Curcumin in Prostate Cancer Prevention


Prostate cancer is almost unknown in parts of the world where men regularly consume small amounts of just two foods. One of these foods is curry, which is a natural source of the antioxidant curcumin. The other prostate-protective food is soy, which is a natural source of soy isoflavones.

The conclusion from over 200 scientific studies is that curcumin and soy isoflavones can prevent prostate cancer, without need for drastic changes in diet. Taken together, curcumin and soy isoflavones help beat prostate cancer at every stage of its development. Here is an overview of how this cancer-fighting duo helps keep men free of prostate cancer.

Curcumin and Soy Isoflavones Prevent Hormonal Stimulation of Prostate Cancer

prostate-gland-xs Prostate problems in general are caused by excessive growth of prostate tissue. The prostate is only about the size of a walnut, a rounded gland about 2-3 cm across, but the entire production of urine by a man’s body has to pass through it. If the lining of the prostate begins to thicken, flow is impeded. The same hormones, testosterone and the hormones broken down from it, fuel the growth of the prostate in both benign prostatic hypertrophy (enlarged prostate) and prostate cancer.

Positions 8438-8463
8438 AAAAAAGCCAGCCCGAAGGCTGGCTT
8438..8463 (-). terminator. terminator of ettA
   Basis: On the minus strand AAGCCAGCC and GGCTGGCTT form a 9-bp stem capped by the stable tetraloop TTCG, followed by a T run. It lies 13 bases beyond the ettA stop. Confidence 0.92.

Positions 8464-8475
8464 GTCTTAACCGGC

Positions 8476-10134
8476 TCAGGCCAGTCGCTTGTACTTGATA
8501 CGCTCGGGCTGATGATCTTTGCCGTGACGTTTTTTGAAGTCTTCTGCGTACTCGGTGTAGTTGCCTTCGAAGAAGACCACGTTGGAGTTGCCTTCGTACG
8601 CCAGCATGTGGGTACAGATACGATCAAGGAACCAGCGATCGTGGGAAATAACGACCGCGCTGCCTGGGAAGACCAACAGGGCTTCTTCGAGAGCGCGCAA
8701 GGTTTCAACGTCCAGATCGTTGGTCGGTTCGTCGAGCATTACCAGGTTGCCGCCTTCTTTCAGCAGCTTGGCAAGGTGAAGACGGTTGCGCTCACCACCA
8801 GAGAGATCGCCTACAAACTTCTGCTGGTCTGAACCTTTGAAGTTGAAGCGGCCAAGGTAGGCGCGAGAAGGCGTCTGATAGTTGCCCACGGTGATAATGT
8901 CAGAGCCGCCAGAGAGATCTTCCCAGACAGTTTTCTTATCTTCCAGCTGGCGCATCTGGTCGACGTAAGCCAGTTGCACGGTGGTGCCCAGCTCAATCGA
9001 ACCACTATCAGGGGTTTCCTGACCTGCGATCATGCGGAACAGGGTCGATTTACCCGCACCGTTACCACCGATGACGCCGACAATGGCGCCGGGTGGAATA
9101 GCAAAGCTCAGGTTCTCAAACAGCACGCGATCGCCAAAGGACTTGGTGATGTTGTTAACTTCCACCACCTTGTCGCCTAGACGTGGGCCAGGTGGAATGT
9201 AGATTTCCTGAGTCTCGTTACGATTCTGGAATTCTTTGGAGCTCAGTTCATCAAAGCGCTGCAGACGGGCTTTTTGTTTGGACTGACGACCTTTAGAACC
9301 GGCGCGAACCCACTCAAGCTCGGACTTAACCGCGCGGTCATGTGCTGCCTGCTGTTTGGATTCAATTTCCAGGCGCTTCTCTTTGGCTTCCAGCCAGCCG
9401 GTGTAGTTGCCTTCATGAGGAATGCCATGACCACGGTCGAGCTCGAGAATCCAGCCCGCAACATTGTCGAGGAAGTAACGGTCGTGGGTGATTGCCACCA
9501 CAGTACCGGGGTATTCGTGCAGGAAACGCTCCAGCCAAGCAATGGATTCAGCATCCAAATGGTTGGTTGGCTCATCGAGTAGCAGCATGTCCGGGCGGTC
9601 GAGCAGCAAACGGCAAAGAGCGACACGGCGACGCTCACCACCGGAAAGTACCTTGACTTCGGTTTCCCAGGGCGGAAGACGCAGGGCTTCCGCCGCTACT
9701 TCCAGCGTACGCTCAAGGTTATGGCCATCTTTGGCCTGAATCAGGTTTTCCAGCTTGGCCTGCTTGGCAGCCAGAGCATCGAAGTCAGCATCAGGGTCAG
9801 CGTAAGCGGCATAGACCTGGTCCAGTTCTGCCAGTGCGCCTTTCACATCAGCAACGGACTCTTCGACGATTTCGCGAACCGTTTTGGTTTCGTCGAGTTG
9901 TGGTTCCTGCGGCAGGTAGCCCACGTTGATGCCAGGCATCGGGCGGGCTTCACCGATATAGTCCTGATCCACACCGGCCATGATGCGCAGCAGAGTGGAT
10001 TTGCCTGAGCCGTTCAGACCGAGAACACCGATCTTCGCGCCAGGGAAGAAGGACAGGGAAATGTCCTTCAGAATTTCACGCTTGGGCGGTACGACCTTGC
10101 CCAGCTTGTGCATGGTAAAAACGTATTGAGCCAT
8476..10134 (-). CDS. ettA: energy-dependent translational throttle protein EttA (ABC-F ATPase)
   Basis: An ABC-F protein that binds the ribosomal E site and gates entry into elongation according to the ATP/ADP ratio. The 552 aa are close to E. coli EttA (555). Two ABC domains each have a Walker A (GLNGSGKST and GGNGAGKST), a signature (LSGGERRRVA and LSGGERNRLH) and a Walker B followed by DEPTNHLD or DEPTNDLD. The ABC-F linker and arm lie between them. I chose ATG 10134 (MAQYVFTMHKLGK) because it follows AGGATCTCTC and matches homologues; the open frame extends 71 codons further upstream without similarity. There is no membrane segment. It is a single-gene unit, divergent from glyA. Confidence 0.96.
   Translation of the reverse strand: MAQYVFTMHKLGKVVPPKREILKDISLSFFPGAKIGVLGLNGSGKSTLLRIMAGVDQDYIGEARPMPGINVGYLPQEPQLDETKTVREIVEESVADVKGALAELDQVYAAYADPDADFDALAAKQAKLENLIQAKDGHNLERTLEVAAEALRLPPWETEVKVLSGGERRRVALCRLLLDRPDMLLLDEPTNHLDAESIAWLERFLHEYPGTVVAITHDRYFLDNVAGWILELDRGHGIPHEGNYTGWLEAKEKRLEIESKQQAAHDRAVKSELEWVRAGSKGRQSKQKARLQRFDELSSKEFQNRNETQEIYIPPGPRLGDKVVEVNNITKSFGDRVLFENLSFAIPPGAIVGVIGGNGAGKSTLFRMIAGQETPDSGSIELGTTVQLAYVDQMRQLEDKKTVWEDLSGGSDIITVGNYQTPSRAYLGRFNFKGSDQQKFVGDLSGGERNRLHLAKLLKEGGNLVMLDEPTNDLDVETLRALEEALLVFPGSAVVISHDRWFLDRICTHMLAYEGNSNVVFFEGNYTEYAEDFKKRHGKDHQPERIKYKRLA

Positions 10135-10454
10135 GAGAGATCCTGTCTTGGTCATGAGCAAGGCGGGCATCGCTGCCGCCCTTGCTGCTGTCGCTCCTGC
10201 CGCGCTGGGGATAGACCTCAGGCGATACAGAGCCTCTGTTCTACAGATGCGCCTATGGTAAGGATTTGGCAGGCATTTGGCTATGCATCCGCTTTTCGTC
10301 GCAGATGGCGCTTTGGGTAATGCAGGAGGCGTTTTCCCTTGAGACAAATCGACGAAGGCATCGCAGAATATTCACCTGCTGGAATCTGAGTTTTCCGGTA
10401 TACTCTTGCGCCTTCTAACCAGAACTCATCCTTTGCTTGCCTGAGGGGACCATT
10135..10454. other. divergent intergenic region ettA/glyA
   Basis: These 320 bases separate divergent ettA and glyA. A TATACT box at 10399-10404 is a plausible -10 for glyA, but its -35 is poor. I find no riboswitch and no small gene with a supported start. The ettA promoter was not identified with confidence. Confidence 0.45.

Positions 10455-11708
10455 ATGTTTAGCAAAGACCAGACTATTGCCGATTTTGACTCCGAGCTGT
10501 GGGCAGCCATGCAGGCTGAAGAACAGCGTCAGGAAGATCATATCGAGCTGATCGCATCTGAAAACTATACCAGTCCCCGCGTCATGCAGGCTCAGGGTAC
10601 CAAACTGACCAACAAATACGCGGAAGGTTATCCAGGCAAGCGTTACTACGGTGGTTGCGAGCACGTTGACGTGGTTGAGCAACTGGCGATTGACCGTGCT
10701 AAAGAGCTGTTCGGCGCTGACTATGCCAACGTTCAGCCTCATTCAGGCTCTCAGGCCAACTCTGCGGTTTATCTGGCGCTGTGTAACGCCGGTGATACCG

Both curcumin and soy isoflavones counteract the effects of testosterone in the prostate. Curcumin “turns off” the genes that operate androgen receptors in the prostate. This makes them less sensitive to male hormones.

This effect also counteracts the production of prostate-specific antigen (PSA). Every man at risk for prostate cancer is assessed for PSA. Men know that high PSA is bad, but they usually don’t know why.

PSA which is more than just something doctors measure to detect prostate cancer. PSA “peels off” sperm from the sticky proteins in semen so they can swim to the egg after ejaculation. PSA is highly irritating to other tissues, and it helps prostate cancer cells spread through healthy tissue.

Curcumin and Soy Isoflavones Activate the Process of Apoptosis in Prostate Cancer